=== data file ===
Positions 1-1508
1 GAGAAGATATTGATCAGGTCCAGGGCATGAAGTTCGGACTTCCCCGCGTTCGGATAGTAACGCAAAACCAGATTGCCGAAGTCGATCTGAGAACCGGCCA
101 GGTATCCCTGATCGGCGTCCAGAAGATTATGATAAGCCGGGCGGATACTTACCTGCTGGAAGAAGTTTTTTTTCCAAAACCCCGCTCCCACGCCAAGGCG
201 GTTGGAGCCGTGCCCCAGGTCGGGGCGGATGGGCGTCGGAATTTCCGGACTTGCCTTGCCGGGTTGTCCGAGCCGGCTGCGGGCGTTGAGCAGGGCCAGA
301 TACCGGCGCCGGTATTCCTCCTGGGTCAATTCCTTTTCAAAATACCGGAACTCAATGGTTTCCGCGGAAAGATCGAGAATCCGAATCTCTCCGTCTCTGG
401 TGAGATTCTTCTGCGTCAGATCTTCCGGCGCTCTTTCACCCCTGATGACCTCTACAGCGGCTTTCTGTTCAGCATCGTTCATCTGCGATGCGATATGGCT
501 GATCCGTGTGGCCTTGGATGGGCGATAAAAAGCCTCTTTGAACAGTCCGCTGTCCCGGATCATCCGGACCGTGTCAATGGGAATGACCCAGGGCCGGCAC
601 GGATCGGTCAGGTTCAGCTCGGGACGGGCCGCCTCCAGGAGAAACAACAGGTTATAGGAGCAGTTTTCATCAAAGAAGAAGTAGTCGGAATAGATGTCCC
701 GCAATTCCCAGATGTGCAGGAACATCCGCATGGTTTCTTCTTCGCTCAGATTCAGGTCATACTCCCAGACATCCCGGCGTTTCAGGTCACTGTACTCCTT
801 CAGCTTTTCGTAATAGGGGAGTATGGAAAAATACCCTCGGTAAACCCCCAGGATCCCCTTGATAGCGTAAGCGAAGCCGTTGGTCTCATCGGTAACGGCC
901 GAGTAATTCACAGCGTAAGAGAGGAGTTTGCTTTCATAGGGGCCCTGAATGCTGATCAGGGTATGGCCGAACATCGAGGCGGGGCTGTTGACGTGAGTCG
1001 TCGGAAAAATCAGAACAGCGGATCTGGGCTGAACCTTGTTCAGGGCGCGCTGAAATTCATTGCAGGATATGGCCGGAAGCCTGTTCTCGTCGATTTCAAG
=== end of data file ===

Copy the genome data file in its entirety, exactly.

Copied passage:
Positions 1-1508
1 GAGAAGATATTGATCAGGTCCAGGGCATGAAGTTCGGACTTCCCCGCGTTCGGATAGTAACGCAAAACCAGATTGCCGAAGTCGATCTGAGAACCGGCCA
101 GGTATCCCTGATCGGCGTCCAGAAGATTATGATAAGCCGGGCGGATACTTACCTGCTGGAAGAAGTTTTTTTTCCAAAACCCCGCTCCCACGCCAAGGCG
201 GTTGGAGCCGTGCCCCAGGTCGGGGCGGATGGGCGTCGGAATTTCCGGACTTGCCTTGCCGGGTTGTCCGAGCCGGCTGCGGGCGTTGAGCAGGGCCAGA
301 TACCGGCGCCGGTATTCCTCCTGGGTCAATTCCTTTTCAAAATACCGGAACTCAATGGTTTCCGCGGAAAGATCGAGAATCCGAATCTCTCCGTCTCTGG
401 TGAGATTCTTCTGCGTCAGATCTTCCGGCGCTCTTTCACCCCTGATGACCTCTACAGCGGCTTTCTGTTCAGCATCGTTCATCTGCGATGCGATATGGCT
501 GATCCGTGTGGCCTTGGATGGGCGATAAAAAGCCTCTTTGAACAGTCCGCTGTCCCGGATCATCCGGACCGTGTCAATGGGAATGACCCAGGGCCGGCAC
601 GGATCGGTCAGGTTCAGCTCGGGACGGGCCGCCTCCAGGAGAAACAACAGGTTATAGGAGCAGTTTTCATCAAAGAAGAAGTAGTCGGAATAGATGTCCC
701 GCAATTCCCAGATGTGCAGGAACATCCGCATGGTTTCTTCTTCGCTCAGATTCAGGTCATACTCCCAGACATCCCGGCGTTTCAGGTCACTGTACTCCTT
801 CAGCTTTTCGTAATAGGGGAGTATGGAAAAATACCCTCGGTAAACCCCCAGGATCCCCTTGATAGCGTAAGCGAAGCCGTTGGTCTCATCGGTAACGGCC
901 GAGTAATTCACAGCGTAAGAGAGGAGTTTGCTTTCATAGGGGCCCTGAATGCTGATCAGGGTATGGCCGAACATCGAGGCGGGGCTGTTGACGTGAGTCG
1001 TCGGAAAAATCAGAACAGCGGATCTGGGCTGAACCTTGTTCAGGGCGCGCTGAAATTCATTGCAGGATATGGCCGGAAGCCTGTTCTCGTCGATTTCAAG